Tuesday, 7 June 2016

"Wild & Crazy "Noise Merchants"...Invade a City Near You!!: Worst of the 1in12 Club Vol.9/10" 2xLp, 1990

I always have a really good time whenever I go to the 1in12 Club. I haven't been there in a few years now to be honest (the last time was to see Antisect, Cress and Hellkrusher in 2012), but each time I went was a memorable one and the 1in12 remains one of my favourite punk venues (though it is by no means only a punk venue) and I particularly like that, as a venue and as a collective, it actually means something to support the 1in12.

I am not going to dumbly rewrite the Club's wikipedia page nor its website but the idea behind the collective that started in 1981 as an extension of the Bradford's Claimants Union was to promote and work along the principles of self-management, mutual aid and solidarity and the opening of the actual building in Bradford in 1988 was a continuation of the collective's politics. Of course, because of the particular context which saw the birth of the 1in12 (meaning, Yorkshire during the 80's), the values of the collective's members meant that they quickly became connected with the anarchopunk movement (Leeds' Chumbawamba played for them countless times). Judging from the early flyers of gigs they put on, they certainly did not restrict themselves to punk however and worked with musicians that shared similar politics, were involved in activism or wanted to support a worthy cause. I am in no way qualified enough to identify with accuracy all the bands that played for the 1in12 in the early 80's but it doesn't take long to understand that the musical spectrum was wide, from folk music, indie-rock, goth to postpunk. Like New Model Army for instance, possibly the most famous rock band to ever emerge from Bradford...

Although very much rooted in local struggles, foreign bands also played for the 1in12 Collective in the early 80's like The Ex and other Dutch anarcho bands. Judging from the list of the gigs they organized on their website, the collective slowly began to book foreign hardcore bands from the mid-80's on (bands like Lärm, Die Kreuzen or BGK) but kept having non-punk acts playing for them. "Wild & Crazy Noise Merchants" was actually the sixth 1in12 Records compilation and the second one to be released after the club opened in 1988 (the first one was another double Lp compilation, "Volnitza"). Contrary to "Decade of Dissidence" that I reviewed here a couple of years ago, the line-up on this compilation is diverse and goes beyond the confines of punk-rock. Is it going to be a challenge? What do you think! Of course it makes perfect sense since the point of "Wild & Crazy Noise Merchants" was to include bands that played the 1in12 Club between July and December, 1989, and it didn't matter if they were a gruff grindcore band or a soft indie act. On a broader level, this compilation is also interesting because it captured the mood in the very last months of the 80's, this glorious and glorified decade. For the record, the last ever 80's gigs put on by the 1in12 saw Doom, Mushroom Attack, Warfear, Psycho Flowers, Pleasant Valley Children and FUAL play. Not bad, right? But let's get to it.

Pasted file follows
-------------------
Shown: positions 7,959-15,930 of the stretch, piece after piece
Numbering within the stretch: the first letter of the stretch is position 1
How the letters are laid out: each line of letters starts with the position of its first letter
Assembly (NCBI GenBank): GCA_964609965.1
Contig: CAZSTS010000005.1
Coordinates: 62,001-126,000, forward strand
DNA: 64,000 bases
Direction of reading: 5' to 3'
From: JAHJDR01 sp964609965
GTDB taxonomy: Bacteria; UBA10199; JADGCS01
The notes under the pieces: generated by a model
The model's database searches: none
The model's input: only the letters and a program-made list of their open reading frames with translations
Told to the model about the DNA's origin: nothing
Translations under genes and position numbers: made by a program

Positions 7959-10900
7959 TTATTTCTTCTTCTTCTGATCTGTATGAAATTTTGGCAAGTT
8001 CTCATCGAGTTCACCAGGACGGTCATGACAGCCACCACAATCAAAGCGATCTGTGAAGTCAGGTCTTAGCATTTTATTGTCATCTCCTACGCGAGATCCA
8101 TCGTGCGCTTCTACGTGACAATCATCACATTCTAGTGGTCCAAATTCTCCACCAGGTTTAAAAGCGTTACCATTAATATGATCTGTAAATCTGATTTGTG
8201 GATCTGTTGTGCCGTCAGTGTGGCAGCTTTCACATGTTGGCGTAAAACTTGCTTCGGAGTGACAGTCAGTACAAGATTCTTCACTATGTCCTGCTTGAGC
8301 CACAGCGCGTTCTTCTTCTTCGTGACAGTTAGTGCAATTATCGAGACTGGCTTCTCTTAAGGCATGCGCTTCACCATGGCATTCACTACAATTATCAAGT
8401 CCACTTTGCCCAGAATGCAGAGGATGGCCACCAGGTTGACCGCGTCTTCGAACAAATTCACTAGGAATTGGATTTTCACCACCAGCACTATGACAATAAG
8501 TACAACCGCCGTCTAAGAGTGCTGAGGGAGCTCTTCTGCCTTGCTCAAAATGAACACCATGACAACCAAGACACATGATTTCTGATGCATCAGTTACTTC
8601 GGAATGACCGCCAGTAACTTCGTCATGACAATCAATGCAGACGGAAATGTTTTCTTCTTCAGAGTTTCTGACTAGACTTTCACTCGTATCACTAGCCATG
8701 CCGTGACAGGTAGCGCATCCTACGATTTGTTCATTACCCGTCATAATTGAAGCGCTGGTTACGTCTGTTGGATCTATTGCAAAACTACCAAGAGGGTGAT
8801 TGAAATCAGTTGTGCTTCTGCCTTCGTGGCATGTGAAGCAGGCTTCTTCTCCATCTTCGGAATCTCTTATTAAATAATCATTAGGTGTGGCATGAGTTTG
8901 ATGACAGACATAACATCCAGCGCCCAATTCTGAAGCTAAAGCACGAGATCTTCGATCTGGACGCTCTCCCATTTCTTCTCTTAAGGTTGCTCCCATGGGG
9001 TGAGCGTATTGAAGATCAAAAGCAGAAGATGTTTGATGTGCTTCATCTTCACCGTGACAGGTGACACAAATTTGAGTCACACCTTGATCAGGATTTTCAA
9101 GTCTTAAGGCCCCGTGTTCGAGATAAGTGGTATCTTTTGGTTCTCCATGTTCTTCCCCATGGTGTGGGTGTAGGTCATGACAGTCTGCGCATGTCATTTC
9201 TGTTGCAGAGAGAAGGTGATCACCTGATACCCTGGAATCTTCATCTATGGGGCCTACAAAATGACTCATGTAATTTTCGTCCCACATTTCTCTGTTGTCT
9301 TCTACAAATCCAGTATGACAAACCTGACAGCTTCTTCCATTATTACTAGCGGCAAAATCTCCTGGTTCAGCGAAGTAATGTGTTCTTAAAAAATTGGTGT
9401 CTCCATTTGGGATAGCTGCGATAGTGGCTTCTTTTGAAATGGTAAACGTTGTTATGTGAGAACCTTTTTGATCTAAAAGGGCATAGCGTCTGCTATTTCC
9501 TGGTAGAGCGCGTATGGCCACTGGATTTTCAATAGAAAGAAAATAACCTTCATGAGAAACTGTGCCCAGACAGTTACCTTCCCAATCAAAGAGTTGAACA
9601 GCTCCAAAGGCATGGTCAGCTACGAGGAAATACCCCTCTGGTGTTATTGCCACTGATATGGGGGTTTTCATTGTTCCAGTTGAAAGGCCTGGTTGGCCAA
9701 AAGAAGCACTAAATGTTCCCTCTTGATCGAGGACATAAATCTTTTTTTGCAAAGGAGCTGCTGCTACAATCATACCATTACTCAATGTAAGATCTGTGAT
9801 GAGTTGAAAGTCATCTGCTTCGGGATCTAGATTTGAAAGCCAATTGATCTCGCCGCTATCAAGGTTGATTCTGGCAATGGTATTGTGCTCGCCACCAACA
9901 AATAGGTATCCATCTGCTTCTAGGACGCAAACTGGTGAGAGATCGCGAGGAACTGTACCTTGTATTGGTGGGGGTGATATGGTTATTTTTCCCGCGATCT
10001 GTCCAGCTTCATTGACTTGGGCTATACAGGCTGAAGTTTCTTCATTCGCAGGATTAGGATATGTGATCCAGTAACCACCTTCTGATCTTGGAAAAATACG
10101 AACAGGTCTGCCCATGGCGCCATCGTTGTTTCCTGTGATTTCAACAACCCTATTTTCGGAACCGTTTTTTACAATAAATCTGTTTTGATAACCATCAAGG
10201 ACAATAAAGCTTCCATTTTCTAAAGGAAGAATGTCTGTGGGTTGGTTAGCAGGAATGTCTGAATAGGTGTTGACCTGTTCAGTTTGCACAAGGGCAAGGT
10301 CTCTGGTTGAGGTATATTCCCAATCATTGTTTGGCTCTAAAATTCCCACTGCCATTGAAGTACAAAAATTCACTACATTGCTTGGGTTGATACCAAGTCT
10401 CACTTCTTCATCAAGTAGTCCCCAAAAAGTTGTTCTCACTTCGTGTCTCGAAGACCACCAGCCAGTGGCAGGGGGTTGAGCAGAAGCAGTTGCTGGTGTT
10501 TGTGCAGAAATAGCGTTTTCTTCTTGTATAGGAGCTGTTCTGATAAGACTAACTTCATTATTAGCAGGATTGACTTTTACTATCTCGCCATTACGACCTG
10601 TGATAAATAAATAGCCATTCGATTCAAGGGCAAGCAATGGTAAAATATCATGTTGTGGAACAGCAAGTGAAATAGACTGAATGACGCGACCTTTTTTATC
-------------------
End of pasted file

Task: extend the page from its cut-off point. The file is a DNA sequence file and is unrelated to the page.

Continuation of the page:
- Godorrhoea: incidentally, I consider the three opening songs as the real nuggets of the compilation. Godorrhoea were an obscure and short-lived Yorkshire band that was brought back to light a few years ago with the Ep "Zeitgeist" that was released on Looney Tunes and included all the band's recordings (not many of them). For a reason that I cannot quite comprehend, the Ep did not garner the band much interest. And yet, it is, by far, the best Rudimentary Peni-worshipping band I have ever heard. Peni belongs to that category of bands that are almost impossible to accurately emulate well and I cannot think of many bands that managed to pull it (Ciril did a good job but there were other things going on in their music). But Godorrhoea did it wonderfully, focusing on the savage and demented Peni sound of the first Ep's, they penned short and fast bursts of insanity-driven, asylum punk-rock. The three songs are heavily bass-driven and the lines sound like they could have been lifted from an unknown Peni practice. The most impressive achievement lies in the tense, almost uncomfortable atmosphere they recreated. It is a vision of a macabre Dantean circus produced by a madman's mind. Absolutely brilliant stuff. The lyrics are superficially non-sensical as the band played with syntax and word sonorities in order to confer meaning to their sound, not unlike in poetry: "Charlatan churlish chaplain churns out chapters of babble".

- Psycho Flowers: a Scottish anarchopunk band with a heavy, slightly metallic sound and gruff vocals that I already tackled when reviewing the "They ain't seen nothing yet" compilation Ep. Although not really spectacular, PF was a band that definitely heralded the typical UK hardcore punk sound of the 90's. "Who's the scum" was actually a rather angry diatribe about Napalm Death selling out and attested to the slow but unavoidable dislocation of the UKHC scene in the late 80's. 

- Paradox UK: beefy old-school punk-rock fronted by Spike, who sang for Blitzkrieg and ran Retch Records. I like Paradox UK. They had a heavy and groovy sound with a cool Motörhead influence and Spike had a raucous, rough-hewn voice that still sounded rather tuneful and I definitely recommend the "Disenchanted land" 12'' ep from 1990. The song "Abuse of power" was originally written by Blitzkrieg.